Ultrafiltration in Decompensated Heart Failure With Cardiorenal Syndrome
Is ultrafiltration (Uf) safe and effective in patients with heart failure (HF) complicated by cardiorenal syndrome?
The CARRESS-HF (Cardiorenal Rescue Study in Acute Decompensated Heart Failure) was a multicenter randomized trial of venovenous Uf therapy versus diuretic escalation in inpatients with HF (systolic or diastolic), worsening renal function (creatinine increase >0.3 mg/dl), and evidence of volume overload. In the Uf group, diuretics were discontinued and fluid was removed at a rate of 200 ml/hr. In the diuretic group, intravenous diuretics were titrated to achieve a urine output of 3-5 liters daily. The primary outcome of interest was the change in serum creatinine and body weight 96 hours after randomization.
There were 94 patients enrolled in each study arm, with a median age of 68 years and median ejection fraction of 33%. In the pharmacologic group, mean serum creatinine decreased by 0.04 ± 0.53 mg/dl by 96 hours compared with an increase of 0.23 ± 70 mg/dl in the Uf group (p = 0.003 between groups). By day 7 and at the 30-day assessment, serum creatinines were no longer different. There was no difference in weight loss after 96 hours in the pharmacologic (12.1 ± 11.3 lbs.) versus Uf (12.6 ± 8.5 lbs.) groups. Likewise, there was no difference between treatments in dyspnea scores or global well-being measurements at 96 hours or 7 days after therapy. In the Uf group, serious adverse events (e.g., renal failure, bleeding complications) were higher at 60 days post-randomization, and there was a trend toward increased mortality (17% vs. 13%).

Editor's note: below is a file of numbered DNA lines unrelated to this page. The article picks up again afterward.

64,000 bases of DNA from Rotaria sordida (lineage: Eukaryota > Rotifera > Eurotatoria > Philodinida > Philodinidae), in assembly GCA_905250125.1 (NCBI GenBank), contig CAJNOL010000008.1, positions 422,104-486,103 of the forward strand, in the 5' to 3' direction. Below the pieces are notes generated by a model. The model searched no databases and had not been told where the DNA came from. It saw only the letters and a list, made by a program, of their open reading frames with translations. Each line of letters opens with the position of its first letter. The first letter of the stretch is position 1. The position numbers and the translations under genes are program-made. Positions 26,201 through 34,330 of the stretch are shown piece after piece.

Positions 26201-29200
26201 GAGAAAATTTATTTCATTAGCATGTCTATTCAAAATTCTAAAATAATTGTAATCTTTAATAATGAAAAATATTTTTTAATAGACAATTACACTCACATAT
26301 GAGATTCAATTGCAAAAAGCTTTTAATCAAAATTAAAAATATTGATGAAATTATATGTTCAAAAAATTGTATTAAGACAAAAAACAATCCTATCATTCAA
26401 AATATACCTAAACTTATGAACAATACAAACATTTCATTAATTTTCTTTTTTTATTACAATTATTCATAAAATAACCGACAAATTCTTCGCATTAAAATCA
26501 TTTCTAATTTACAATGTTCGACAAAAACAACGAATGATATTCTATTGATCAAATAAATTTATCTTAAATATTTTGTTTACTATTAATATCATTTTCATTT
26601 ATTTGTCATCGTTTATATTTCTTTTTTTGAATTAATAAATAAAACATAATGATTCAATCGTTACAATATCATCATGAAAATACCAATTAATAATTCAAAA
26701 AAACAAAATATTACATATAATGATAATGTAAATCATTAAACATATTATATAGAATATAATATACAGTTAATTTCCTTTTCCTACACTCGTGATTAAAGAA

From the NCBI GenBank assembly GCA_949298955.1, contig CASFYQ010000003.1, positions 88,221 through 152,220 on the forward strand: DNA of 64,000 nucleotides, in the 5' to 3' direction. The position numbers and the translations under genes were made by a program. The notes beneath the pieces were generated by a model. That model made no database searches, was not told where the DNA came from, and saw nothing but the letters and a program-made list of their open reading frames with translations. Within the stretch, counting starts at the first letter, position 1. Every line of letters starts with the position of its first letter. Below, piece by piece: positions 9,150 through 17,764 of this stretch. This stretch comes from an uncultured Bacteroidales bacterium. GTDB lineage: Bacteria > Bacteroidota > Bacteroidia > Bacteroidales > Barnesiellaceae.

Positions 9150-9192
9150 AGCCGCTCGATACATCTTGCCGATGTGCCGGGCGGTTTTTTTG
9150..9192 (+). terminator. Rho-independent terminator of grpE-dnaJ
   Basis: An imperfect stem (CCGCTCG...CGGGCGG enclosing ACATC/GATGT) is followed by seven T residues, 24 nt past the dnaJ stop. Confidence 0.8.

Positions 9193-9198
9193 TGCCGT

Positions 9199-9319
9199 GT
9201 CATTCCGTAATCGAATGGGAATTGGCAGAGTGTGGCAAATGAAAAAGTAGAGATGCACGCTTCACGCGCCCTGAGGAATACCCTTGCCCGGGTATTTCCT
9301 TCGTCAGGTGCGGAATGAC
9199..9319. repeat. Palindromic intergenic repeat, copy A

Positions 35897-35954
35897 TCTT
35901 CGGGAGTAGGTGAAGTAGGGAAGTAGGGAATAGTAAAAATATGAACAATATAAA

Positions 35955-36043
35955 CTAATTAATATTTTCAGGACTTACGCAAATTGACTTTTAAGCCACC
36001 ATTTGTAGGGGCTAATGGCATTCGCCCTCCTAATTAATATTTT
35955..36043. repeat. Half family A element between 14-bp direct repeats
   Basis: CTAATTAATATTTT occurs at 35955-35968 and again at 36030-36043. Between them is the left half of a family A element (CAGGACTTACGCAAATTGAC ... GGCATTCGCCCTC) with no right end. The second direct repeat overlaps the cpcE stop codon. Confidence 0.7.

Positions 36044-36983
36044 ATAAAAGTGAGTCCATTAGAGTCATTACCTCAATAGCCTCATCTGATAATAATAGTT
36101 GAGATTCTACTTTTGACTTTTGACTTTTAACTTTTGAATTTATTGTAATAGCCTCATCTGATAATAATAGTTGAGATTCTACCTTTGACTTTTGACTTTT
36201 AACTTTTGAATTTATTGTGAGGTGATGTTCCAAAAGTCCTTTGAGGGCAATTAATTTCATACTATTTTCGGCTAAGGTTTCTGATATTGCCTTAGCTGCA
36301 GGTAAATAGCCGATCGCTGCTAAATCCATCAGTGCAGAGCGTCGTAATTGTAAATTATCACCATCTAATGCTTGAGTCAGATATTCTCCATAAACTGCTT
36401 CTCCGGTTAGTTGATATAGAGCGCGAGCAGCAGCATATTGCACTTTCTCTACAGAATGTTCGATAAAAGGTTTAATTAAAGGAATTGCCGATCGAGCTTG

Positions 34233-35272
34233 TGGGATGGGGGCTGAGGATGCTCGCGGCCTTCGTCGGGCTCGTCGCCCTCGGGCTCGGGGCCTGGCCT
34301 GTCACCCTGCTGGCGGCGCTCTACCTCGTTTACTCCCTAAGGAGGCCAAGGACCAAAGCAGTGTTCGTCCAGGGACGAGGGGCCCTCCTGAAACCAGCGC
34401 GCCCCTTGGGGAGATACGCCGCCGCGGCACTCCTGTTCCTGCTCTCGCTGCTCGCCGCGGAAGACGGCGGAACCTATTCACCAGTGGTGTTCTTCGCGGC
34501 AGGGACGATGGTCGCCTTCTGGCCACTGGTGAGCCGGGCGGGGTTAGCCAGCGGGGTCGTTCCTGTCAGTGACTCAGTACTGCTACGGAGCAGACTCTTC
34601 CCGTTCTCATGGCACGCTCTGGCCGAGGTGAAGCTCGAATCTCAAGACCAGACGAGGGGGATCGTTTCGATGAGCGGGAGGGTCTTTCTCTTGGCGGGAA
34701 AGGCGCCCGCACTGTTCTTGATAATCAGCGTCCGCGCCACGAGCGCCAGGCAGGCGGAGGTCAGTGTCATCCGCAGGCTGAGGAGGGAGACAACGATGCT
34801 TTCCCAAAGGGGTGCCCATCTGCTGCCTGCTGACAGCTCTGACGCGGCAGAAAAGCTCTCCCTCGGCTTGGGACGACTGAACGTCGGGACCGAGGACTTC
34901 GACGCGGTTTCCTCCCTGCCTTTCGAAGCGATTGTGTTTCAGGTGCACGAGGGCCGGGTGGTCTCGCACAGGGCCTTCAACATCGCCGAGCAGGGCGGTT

The authors concluded that the institution of Uf in patients with congestion and renal dysfunction led to worse outcomes.
A primary aim of HF therapy is to improve congestion without seriously impacting renal function and electrolytes. In this analysis, Uf and diuresis led to similar weight and volume loss over a similar period of time. However, Uf did not protect renal function, had a higher cumulative incidence of adverse events, and showed a trend toward increased mortality. These results, and the fact that Uf therapy is expensive and requires an invasive line, makes Uf therapy in standard HF management of questionable value. The study does not answer if there is a population of HF patients who may still benefit from Uf. Patients requiring inotropes or intravenous vasodilators and those with a creatinine >3.1 mg/dl on admission were excluded. Cardiopulmonary hemodynamics were not measured. Thus, it is unknown if Uf may play a role in those more apt to be diuretic resistant, namely those with low output or high right atrial pressures.
Keywords: Kidney Function Tests, Cardio-Renal Syndrome, Weight Loss, Diuretics, Body Weight, Diuresis, Dyspnea, Vasodilator Agents, Hemodynamics, Heart Diseases, Renal Insufficiency, Hemofiltration, Atrial Pressure, Heart Failure
< Back to Listings